When Citroën unveiled the C-Cactus concept at the Frankfurt motor show in 2007, most passed off the minimalist design and rubbery door protectors as mere concept fodder.
But sticking to its guns, the French marque has employed said Airbump technology in its production model. Fitted to the front and rear doors, the hardy air-filled TPU (thermoplastic polyurethane) capsules are designed to withstand minor bumps and scrapes as well as add a bit of stylish flare to your everyday run around.
Inside, the car feels particularly sparse and concept-esque, too, but does it work in real life? We took a trip to Amsterdam to find out…
Bump and grind
The distinctly French marque believes there is a new breed of car buyer: one that isn’t too fussed about engine specifics, chassis set-ups and handling prowess but who is concerned about their pride and joy being pranged in a Tesco car park. So Citroën has unleashed the Cactus – a stripped back, rubber-clad machine for hectic, and potentially clumsy, lifestyles.
Engineers and designers worked on the Airbump project for over three years and the result is a neat looking panel that is guaranteed to last the lifetime of the car without regular maintenance. Customers can pick and choose a number of colour combinations, meaning the ‘Dairy Milk’ door additions become part of the overall styling package. They work, too; a shopping trolley fully laden with concrete and travelling at speed may well leave a mark but minor collisions are seen off without so much as a scratch.
High tech as standard
Even the basic Touch models, which start at £12,990, come fully loaded with Citroën’s pared back 7in touchscreen display. Every single setting is controlled via this tablet, including the air conditioning, navigation and multimedia system, meaning the car’s designers could keep the cabin as sparse and airy as possible.
The infotainment system can be specified to run applications such as TripAdvisor and Coyote speed camera recognition – but this has not been confirmed for the UK market. It’s an attractive feature that can sometimes be sluggish to respond but it does ensure the interior surfaces stay true to those of the concept - beautifully smooth and button-free.
Engineers managed to shed 250kg over the standard Citroën C4 model by employing some clever weight-saving innovations. The washer fluid reservoir is half the size thanks to a new Magic Wash system, which sees windscreen fluid pumped and squirted from a number of holes in the actual wiper blades, thus reducing the amount of fluid needed.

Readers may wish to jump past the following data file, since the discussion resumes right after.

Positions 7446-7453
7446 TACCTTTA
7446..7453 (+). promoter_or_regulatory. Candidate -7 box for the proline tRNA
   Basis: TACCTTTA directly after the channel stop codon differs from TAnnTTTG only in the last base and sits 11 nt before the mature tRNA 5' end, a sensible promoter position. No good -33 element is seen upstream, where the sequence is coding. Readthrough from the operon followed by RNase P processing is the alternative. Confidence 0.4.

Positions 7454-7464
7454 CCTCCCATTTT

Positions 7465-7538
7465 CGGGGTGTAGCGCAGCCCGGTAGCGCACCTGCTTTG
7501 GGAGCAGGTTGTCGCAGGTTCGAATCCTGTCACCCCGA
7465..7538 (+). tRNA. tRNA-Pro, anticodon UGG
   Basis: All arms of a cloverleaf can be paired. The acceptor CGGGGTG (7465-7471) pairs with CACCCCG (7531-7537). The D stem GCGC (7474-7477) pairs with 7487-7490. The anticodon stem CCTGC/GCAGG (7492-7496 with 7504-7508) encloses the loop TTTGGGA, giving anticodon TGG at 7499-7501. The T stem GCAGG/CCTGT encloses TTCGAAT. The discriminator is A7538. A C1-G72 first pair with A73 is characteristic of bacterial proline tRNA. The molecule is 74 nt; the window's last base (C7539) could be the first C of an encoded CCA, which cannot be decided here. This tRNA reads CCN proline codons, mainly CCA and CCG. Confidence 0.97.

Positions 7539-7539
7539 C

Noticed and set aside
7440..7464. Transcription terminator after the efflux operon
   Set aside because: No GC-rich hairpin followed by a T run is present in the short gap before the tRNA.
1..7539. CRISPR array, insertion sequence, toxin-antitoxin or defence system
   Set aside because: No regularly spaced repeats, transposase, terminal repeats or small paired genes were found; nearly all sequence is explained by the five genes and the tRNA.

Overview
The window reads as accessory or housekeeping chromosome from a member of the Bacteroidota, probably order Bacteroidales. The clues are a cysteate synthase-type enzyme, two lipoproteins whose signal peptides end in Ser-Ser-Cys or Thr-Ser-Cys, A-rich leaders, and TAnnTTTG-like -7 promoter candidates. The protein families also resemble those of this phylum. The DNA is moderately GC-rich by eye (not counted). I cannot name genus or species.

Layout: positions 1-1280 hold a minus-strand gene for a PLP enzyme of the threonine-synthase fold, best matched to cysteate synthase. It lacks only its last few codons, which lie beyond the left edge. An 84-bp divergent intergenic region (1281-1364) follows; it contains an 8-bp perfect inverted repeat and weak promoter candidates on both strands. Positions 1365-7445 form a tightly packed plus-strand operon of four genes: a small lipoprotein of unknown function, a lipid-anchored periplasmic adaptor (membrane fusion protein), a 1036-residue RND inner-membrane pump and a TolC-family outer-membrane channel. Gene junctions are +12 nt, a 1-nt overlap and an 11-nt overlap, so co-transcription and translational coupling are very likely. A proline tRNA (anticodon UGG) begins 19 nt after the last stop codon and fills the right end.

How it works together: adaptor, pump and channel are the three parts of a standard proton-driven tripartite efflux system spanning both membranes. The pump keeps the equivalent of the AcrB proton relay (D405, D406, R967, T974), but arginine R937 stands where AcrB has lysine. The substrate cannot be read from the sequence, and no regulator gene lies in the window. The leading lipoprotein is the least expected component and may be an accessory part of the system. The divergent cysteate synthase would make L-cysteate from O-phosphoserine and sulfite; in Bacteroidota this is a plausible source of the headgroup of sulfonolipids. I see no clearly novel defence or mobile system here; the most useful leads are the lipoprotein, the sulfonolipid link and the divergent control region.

Stripping out the interior has also kept mass to a minimum, with the addition of a roof-mounted passenger airbag allowing designers to introduce a cavernous glove box where the safety device would traditionally live.
Driving your sofa
Take a look at any automotive manufacturer’s website and count the number of times you read the word ‘sporty’, even if it doesn’t necessarily apply to the type of vehicle researched. Us Brits love a bit of sportiness but Citroën has unashamedly created a vehicle that lacks any sort of performance-orientated drive.
The front seats are designed to mimic your sofa and cars specified with an ETG auto gearbox actually get a front bench rather than two individual seats. The car can still only legally seat two occupants up front, but it’s great for a truly ‘lounging’ drive. Two engines – a 1.2-litre petrol engine in three states of tune (75bhp, 82bhp, 110bhp) and a new BlueHDi diesel unit in two states of tune (92bhp and 100bhp) – will be available from launch and neither are particularly powerful. The car simply gets about the place with minimum fuss, noise and fuel consumption.
The Nissan Juke arguably created the funky crossover section almost five years ago but Citroën’s ‘everyday’ offering could quite possibly muscle in on Japanese turf. The technology isn’t the most advanced currently on the market but it’s extremely simple and easy-to-use – and those bizarre-looking Airbump side panels actually do serve a purpose.
Buyers pining for a weekend pocket rocket should definitely look elsewhere but those who believe that technology – and the driving experience – should be stripped back, simplified and made more affordable should take a closer look.
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